sar•casm (sär k z m) - n. 1. A cutting, often ironic remark intended to mock or insult. 2. A form of wit that is marked by the use of hyperbole and is intended to make its victim the butt of contempt or ridicule.
2003 is shaping up to become one of the greatest years the Indian film industry has ever seen. Release after release this year has raised the quality bar in Bollywood to dizzying heights. Certainly it’s hard to imagine films better than recent contemporary classics such as “Chura Liya Hai Tumne” or “Love At Times Square,” but audiences are in for a pleasant surprise with Anandi Art Creations’ latest offering. Aptly titled “Yeh Dil,” the film stars a stalwart Tusshar Kapoor opposite a sensational Natasha (who was recently seen in the who-done-it
"Kucch To Hai") in one of the most inventive and well-written love stories ever committed to celluloid.
Yeh Dil’s storyline deserves plaudits for attempting a theme that has seldom been seen before in Bollywood films. The originality and inspiration behind the situations and characters in the film are simply superb. Ravi (Tusshar Kapoor) is a rich sportsman at his college, where Vasundhara (Natasha) is a poor but studious girl. The two are diametric opposites in terms of personality, but realize that they are soul-mates and decide they must get married.
In a completely unexpected twist, however, Ravi’s multi-millionaire father and Vasundhara’s milkmaid father do not think the two should get married. Accordingly, they hatch intricate plots to make sure the lovers cannot unite. The suspense filled, breathtaking, and heart-wrenching drama that ensues determines whether or not Ravi and Natasha’s true love can overcome the opposition of their family members.
The plot’s innovativeness never lets up. The parents, looking out for the well-being of their children, don´t hesitate to go to any lengths to make sure their children never unite. The parents have a dark, violent, and unpredictable nature that has never been explored before in Indian films; they even try tactics like kidnapping their own children and forcing them to marry other people. The hard-hitting, Scorsese-esque violence towards the end of the film merits a special mention as-well - it really enhances the intensity of this already gripping romantic drama.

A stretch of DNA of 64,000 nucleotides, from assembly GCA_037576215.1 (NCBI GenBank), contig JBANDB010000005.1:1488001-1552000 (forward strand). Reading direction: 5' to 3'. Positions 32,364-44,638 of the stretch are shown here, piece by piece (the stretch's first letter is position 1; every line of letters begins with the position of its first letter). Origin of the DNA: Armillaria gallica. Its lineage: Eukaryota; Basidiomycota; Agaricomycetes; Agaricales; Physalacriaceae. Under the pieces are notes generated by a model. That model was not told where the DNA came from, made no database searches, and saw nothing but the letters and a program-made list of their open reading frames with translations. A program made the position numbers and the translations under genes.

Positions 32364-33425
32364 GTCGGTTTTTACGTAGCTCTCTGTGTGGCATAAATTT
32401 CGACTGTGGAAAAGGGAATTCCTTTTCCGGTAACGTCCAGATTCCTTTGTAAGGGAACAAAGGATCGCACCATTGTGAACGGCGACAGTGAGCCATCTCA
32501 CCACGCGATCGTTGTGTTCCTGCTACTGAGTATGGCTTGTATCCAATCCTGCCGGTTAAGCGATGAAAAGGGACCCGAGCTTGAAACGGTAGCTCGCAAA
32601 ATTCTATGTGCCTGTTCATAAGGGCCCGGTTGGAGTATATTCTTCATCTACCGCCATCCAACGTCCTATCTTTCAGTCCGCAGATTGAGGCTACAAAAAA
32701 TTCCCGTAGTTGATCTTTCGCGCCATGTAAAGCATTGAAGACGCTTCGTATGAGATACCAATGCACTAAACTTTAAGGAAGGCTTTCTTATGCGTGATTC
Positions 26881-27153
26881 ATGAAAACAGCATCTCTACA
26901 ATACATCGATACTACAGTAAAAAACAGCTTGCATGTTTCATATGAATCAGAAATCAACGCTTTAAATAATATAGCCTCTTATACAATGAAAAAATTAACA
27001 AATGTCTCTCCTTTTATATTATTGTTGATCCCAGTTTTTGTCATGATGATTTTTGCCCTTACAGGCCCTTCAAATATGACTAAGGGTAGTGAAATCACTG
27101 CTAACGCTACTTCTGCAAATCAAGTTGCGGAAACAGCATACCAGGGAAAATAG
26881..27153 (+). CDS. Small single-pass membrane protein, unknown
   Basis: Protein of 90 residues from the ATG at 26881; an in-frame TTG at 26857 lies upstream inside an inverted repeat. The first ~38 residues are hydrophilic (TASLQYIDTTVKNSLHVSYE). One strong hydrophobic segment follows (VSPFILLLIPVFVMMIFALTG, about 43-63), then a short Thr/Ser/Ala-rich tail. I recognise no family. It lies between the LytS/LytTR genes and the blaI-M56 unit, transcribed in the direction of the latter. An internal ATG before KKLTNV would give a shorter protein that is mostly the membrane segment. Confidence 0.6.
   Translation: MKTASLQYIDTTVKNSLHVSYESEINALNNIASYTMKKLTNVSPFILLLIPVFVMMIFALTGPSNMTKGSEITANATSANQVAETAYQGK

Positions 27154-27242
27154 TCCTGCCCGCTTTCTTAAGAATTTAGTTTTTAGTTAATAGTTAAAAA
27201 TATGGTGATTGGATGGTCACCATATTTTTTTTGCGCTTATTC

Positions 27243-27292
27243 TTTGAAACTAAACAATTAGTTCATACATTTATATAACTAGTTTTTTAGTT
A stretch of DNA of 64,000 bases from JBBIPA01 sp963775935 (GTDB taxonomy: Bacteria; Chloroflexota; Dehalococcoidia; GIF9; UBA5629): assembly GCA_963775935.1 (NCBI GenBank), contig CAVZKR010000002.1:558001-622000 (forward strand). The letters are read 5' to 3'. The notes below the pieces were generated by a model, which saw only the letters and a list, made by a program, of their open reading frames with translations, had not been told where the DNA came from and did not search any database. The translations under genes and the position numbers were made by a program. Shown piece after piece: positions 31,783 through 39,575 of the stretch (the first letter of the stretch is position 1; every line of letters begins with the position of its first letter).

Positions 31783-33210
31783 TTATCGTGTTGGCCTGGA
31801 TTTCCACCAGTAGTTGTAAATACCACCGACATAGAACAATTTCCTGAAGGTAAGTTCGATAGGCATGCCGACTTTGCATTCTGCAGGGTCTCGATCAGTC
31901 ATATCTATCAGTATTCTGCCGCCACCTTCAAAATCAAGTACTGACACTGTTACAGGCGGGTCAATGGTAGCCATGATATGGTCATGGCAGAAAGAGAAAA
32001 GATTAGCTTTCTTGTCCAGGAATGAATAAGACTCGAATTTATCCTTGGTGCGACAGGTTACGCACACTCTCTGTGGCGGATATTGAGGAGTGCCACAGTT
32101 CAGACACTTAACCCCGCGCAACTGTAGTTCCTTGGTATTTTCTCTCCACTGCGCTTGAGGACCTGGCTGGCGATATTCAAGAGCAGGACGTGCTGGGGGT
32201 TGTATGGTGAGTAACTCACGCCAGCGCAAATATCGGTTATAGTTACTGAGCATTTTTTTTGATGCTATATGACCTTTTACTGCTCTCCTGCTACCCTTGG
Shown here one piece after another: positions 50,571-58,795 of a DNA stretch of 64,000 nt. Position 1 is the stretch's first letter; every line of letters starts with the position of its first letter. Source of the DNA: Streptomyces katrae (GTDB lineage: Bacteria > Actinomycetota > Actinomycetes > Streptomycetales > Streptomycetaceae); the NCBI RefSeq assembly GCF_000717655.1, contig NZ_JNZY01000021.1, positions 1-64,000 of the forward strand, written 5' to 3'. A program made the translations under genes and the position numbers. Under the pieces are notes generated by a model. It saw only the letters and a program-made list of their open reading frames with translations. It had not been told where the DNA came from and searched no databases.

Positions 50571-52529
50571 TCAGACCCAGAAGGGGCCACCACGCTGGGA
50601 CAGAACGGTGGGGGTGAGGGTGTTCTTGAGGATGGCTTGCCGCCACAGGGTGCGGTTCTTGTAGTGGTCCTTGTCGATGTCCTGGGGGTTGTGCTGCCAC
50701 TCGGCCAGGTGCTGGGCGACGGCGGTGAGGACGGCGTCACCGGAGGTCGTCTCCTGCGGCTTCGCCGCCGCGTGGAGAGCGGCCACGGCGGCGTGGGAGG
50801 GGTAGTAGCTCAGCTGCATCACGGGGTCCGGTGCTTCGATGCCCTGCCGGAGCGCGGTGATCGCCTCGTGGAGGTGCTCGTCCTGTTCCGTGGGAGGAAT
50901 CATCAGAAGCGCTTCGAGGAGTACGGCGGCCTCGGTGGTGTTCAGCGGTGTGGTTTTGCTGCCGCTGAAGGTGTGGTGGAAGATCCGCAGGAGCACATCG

Of course in a film featuring leads in the caliber of Tusshar Kapoor and Natasha, performances are bound to be top-notch. Tusshar Kapoor delivers on the immense promise he has shown in earlier films, and delivers a carefully calculated and nuanced performance one would ordinarily expect only from a veteran actor. The manner in which he overreacts almost identically to love, hate, and violence really helps to create a sense of consistency and permanence that is simply not present in the work of Kapoor’s contemporaries like Vivek Oberoi. While Sonu Nigam in “Kash Aap Hamare Hote,” still ranks as the most emotional performance by a younger star this year, Tusshar Kapoor comes dangerously close to dethroning Mr. Nigam with his tour de force work in this film.
Natashacomplements Tusshar on every level. The chemistry and comfort the lead couple share on screen in as delightful to watch in this film as it was earlier in the thriller “Kucch To Hai.” Natasha is not quite as dramatic as Tusshar, but her restraint is excusable. The character artists who enact the roles of family members are not short of award-worthy.
The drama and suspense is handled masterfully by director Teja. Not since Hitchcock has someone married intense romance and thrilling suspense with so much success. The editing is likewise excellent. The background music and the soundtrack by Nadeem-Shravan is cutting-edge. It marries the modern feel of a 80´s synthesizer with classic Indian beats to create music that strikes the rare perfect balance between experimentation and appeal. Cinematography is on an international standard. The dance numbers – ravishing cinematic spectacles, all of them - are flawlessly choreographed and brought to life by the unbelievable skill and dexterity of the leads. Even recent Hollywood benchmarks in the musical genre pale in comparison.
“Yeh Dil” is an incredible cinematic journey. Part allegory on class-warfare, part intense love story, there are few more meaningful or more entertaining ways to spend three hours. True, sometimes the director strays so far from Bollywood convention it seems disorienting, but this complete disregard for convention only improves the film in the long run. A "must see" in every sense of the phrase.